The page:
Get Out of Your Comfort Zone.

While we all gravitate towards the familiar, there is no better feeling than achieving something that you would not have ordinarily done had you been in your comfort zone. 2019 provided me an opportunity to reinvent myself. Yes, it was scary (thinking about leaving my job) but I learned so much about myself and my capabilities in the process. And it gave me the time to focus on writing this book!


Reconnect.

Our lives are hectic and often we are so tired from the week we have little time to meet friends or even family. Reconnecting and keeping key relationships alive takes work but it pays off immensely. Reconnect with people who are supportive, who are insightful, who give you peace of mind and whose advice you value. Accept that invite and go grab that cup of coffee! Reconnecting means different things for different people.


Volunteer.

“To ease another’s heartache is to forget one’s own.” Abraham Lincoln

When Jaymie and I were speaking about isolation exacerbated by the pandemic and what individuals can do to feel connected, to have the human interaction, she recommended volunteerism. “It may seem counterintuitive when you feel lonely but it’s extraordinary how the act of extending yourself to somebody in need can lift your spirits. There are many ways to make yourself of service. Whether joining an organization that asks you to make a birthday call to a senior once a month; dropping off food to a homebound individual (like the Meals on Wheels program); helping maintain a public garden; or volunteering at a local animal shelter, the list is endless. I recommend people search online to find volunteer opportunities in their community.”


Display gratitude.

Taking the time to recognize and be grateful for where you are is tough. It’s easier to compare ourselves against others who we may think are more successful. Appreciating how far you have come is so important. I am grateful every day for my family, my health, and having a role where I can contribute to my company’s growth and helping others achieve success. Showing gratitude is just as important. A simple ‘thank you’ has more power than some realize and it’s amazing just how infrequently we say those two words. Take the time to recognize those who are important in your life. It’s amazing what you will learn about yourself in the process.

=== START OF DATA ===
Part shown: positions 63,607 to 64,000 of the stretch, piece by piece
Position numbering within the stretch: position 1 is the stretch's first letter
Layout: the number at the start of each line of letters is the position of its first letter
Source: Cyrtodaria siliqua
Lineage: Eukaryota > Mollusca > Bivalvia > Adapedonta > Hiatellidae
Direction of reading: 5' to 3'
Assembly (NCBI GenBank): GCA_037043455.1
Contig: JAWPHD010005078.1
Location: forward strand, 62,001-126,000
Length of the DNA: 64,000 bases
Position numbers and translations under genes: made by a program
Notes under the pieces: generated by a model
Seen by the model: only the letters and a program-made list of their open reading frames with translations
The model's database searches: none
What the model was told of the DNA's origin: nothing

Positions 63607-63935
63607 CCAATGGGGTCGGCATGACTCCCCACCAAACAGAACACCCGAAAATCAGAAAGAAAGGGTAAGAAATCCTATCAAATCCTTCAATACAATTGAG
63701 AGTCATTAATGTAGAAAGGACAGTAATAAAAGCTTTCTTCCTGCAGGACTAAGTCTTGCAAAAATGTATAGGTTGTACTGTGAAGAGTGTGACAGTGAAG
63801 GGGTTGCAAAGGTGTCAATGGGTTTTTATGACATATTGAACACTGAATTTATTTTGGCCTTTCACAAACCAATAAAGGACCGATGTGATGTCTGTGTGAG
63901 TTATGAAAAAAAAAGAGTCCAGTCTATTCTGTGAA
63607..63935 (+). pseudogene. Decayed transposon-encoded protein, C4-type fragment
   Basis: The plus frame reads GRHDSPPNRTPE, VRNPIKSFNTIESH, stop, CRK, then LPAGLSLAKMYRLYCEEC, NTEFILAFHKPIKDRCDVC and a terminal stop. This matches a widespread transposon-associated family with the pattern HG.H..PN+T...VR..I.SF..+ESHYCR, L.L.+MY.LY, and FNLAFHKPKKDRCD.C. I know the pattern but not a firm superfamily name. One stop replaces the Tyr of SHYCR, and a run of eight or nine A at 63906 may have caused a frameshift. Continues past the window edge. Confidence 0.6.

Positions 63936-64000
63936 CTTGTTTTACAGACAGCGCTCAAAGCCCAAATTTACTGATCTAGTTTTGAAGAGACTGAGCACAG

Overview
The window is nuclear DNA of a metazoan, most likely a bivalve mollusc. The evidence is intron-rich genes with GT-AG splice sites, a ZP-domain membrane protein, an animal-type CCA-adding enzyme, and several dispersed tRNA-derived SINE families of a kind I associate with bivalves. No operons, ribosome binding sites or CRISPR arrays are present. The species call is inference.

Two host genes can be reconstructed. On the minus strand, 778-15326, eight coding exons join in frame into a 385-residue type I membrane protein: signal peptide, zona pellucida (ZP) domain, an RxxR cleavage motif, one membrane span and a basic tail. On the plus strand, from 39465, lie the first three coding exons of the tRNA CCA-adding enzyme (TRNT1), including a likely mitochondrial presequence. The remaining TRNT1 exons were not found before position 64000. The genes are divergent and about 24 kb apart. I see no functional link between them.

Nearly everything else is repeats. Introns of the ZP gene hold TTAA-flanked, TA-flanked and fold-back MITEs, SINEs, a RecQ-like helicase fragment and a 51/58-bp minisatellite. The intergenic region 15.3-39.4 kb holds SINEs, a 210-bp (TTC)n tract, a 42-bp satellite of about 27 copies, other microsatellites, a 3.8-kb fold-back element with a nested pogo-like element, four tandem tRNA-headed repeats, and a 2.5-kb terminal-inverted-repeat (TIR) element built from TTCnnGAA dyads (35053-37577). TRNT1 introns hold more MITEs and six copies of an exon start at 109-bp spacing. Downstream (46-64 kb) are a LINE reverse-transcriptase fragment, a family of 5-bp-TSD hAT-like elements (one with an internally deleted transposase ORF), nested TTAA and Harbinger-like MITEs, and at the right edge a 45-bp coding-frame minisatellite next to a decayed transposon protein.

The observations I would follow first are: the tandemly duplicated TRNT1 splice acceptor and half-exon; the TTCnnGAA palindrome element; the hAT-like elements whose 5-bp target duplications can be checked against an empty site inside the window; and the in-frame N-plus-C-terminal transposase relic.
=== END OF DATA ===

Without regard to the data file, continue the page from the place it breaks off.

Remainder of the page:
Be self-compassionate.

This was a tip that came out of my discussion with Jaymie. I always thought it would be a bit selfish or self-indulgent to take the time for you. However, Jaymie changed my mind. She shared the following, “One thing that I think is applicable for everybody is the practice of self-compassion. Often the people I work with are high-achievers and in spite of being at the top of their game, it’s surprisingly common to see a lack of self-compassion. People often feel it’s indulgent. Whether stemming from cultural beliefs, or a by-product of a strong work ethic, it’s essential to remember that self-compassion is not self-indulgent. In fact, it can help you be more empathetic, successful and healthy.”


Understand What Change Means for You.


Bottom line. Don’t lose yourself in whatever change your organization is undertaking. Understand how you will be affected by the change, who will be there to have your back, and sometimes coming to the realization that the only option would be to walk away can be liberating. We are each different, and the way we choose to deal with daily stress can also vary. While sometimes these tips are easier said than done, like everything else, it’s a mindset and a discipline. Just find what works for you and go for it.


Resources:


American Psychological Association Apa.org, 2023, www.apa.org/news/press/releases/stress/2022/concerned-future-inflation#:~:text=The%202022%20Stress%20in%20America. Accessed 15 Mar. 2023.




With over thirty years of human resources generalist experience, Charles J. Alaimo has overseen all global HR processes including compensation, performance management, policy development, recruiting, learning and development, and has worked closely with organizations’ Board of Directors. With a global mindset, he is a self-proclaimed global citizen with a high degree of cultural awareness and sensitivity. Charles holds a Master’s degree in Industrial and Labor Relations from Baruch College, The City University of New York, where he also received his undergraduate degree in Human Resources Management. Charles recently published “HR Leadership During Bankruptcy and Organizational Change,” which is available on Amazon.com and Springer Publishing.